The mission of drawchange is to empower children through art therapy-based programming. How can we actually help children experiencing homelessness? Kaitlin Schwan, a Senior Researcher at The Canadian Observatory on Homelessness, provides research-based evidence of the benefits of art therapy and homeless children in her article: Can Art Make a Difference? Mobilizing Arts to Prevent and End Youth Homelessness. Schwan shares the “transformative and energetic power” art has to change the lives of homeless children.
Through the action of creating, children’s sense of self-efficacy, self-esteem, and individuality are affirmed.
Her findings also support art therapy:
Aids In Mental Health Recovery
Facilitates Self-expression And Self-discovery
Dr. Sean A Kidd’s study finds that for homeless youth, creating art was “ vital to survival.” Drawchange recognizes this need and addresses it by utilizing art therapy-based practices.
The benefits of practicing art therapy with impoverished children are apparent. Schwan highlights that art therapy creates: A safe-space and judgment-free zone, Flexible structure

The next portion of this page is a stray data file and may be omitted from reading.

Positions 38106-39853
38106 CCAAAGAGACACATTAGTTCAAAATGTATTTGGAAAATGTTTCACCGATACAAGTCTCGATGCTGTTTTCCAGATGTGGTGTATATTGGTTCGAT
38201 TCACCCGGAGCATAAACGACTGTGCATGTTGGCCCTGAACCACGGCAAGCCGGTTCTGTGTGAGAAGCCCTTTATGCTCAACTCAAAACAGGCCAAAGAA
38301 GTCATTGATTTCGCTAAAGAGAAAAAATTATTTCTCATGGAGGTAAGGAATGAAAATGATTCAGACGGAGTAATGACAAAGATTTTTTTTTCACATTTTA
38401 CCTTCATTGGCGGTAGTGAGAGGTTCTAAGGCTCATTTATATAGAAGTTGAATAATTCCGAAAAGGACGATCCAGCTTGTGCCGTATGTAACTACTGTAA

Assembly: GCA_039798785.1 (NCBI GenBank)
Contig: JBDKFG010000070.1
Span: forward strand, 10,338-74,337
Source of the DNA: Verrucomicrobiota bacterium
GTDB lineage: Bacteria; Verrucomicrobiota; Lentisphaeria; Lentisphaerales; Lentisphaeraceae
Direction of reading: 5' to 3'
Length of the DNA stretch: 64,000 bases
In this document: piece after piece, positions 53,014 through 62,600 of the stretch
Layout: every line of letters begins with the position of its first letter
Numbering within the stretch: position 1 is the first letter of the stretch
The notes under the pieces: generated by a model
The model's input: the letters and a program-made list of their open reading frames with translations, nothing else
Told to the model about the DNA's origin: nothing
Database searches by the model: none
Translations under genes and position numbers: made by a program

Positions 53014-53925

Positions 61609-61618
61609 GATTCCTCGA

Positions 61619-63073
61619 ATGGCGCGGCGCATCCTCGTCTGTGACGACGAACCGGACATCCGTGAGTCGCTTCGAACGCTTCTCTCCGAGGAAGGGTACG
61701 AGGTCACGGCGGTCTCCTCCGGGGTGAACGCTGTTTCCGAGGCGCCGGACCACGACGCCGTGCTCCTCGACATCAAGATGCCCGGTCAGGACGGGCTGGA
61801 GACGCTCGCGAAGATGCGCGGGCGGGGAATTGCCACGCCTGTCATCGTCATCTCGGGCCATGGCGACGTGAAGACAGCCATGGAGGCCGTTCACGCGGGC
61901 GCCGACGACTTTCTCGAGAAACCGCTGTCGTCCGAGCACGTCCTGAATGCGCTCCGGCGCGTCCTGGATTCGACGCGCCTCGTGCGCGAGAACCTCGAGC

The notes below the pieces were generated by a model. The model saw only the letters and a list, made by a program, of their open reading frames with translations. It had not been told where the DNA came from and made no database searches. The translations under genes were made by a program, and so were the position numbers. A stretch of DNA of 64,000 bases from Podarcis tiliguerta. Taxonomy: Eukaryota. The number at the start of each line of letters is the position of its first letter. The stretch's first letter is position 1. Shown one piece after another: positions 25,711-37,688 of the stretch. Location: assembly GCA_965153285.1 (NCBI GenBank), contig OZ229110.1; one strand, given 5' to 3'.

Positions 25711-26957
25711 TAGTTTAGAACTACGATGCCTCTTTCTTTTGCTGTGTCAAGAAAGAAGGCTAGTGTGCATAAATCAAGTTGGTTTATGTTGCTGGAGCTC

An opportunity for children to feel valued and appreciated for their talents, dreams, and needs. Additionally, it allows children to feel comfortable helping each other, seeking help, thinking of others, and learn listening skills. Through our seven core competencies of Imagination, Collaboration, Empowerment, Dream-building, Self-esteem, Creation, and Stress Relief, drawchange provides a safe space for children to dream of a better life. Jennie Lobato, founder/CEO of drawchange, shares “Once you can dream it and draw it, you are that much closer to making it a reality!
Kidd, S. A. (2008). “A Lot of Us Look at Life Differently”: Homeless Youths and Art on the Outside. SAGE Journals. https://doi.org/10.1177/1532708608321402
Schwan, K. (2017). Can art make a difference? Mobilizing the arts to prevent and end youth homelessness. Homeless Hub: Canada. Retrieved from https://www.homelesshub.ca/blog/can-art-make-difference-mobilizing-arts-prevent-and-end-youth-homelessness
Schwan, K. J., Fallon, B., & Milne, B. (2018). “The one thing that actually helps”: Art creation as a self-care and health-promoting practice amongst youth experiencing homelessness. CHILDREN AND YOUTH SERVICES REVIEW, 93, 355–364. Doi: 10.1016/j.childyouth.2018.08.002